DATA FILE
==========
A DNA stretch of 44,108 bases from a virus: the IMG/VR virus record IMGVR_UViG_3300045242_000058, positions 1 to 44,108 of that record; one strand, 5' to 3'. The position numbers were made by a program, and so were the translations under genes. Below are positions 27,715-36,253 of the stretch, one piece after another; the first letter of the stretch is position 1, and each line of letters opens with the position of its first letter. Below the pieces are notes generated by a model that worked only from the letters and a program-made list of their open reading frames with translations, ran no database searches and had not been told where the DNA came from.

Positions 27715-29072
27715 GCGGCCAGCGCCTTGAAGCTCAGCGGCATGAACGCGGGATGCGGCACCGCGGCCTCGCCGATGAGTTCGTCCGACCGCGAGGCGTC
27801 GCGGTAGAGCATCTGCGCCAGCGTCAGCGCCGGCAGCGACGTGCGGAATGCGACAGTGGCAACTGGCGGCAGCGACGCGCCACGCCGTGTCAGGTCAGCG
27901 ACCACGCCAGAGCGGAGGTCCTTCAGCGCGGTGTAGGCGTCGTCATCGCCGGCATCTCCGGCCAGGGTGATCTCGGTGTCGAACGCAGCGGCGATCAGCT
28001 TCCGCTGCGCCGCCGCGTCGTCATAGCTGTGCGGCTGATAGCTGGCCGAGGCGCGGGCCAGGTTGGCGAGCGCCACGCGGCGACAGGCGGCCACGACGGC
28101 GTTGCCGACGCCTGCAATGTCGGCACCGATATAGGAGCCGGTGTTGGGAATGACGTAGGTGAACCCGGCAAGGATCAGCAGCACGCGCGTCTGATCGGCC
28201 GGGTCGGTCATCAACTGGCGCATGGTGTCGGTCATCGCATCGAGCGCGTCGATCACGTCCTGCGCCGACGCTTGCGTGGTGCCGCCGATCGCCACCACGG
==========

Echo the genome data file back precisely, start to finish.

A DNA stretch of 44,108 bases from a virus: the IMG/VR virus record IMGVR_UViG_3300045242_000058, positions 1 to 44,108 of that record; one strand, 5' to 3'. The position numbers were made by a program, and so were the translations under genes. Below are positions 27,715-36,253 of the stretch, one piece after another; the first letter of the stretch is position 1, and each line of letters opens with the position of its first letter. Below the pieces are notes generated by a model that worked only from the letters and a program-made list of their open reading frames with translations, ran no database searches and had not been told where the DNA came from.

Positions 27715-29072
27715 GCGGCCAGCGCCTTGAAGCTCAGCGGCATGAACGCGGGATGCGGCACCGCGGCCTCGCCGATGAGTTCGTCCGACCGCGAGGCGTC
27801 GCGGTAGAGCATCTGCGCCAGCGTCAGCGCCGGCAGCGACGTGCGGAATGCGACAGTGGCAACTGGCGGCAGCGACGCGCCACGCCGTGTCAGGTCAGCG
27901 ACCACGCCAGAGCGGAGGTCCTTCAGCGCGGTGTAGGCGTCGTCATCGCCGGCATCTCCGGCCAGGGTGATCTCGGTGTCGAACGCAGCGGCGATCAGCT
28001 TCCGCTGCGCCGCCGCGTCGTCATAGCTGTGCGGCTGATAGCTGGCCGAGGCGCGGGCCAGGTTGGCGAGCGCCACGCGGCGACAGGCGGCCACGACGGC
28101 GTTGCCGACGCCTGCAATGTCGGCACCGATATAGGAGCCGGTGTTGGGAATGACGTAGGTGAACCCGGCAAGGATCAGCAGCACGCGCGTCTGATCGGCC
28201 GGGTCGGTCATCAACTGGCGCATGGTGTCGGTCATCGCATCGAGCGCGTCGATCACGTCCTGCGCCGACGCTTGCGTGGTGCCGCCGATCGCCACCACGG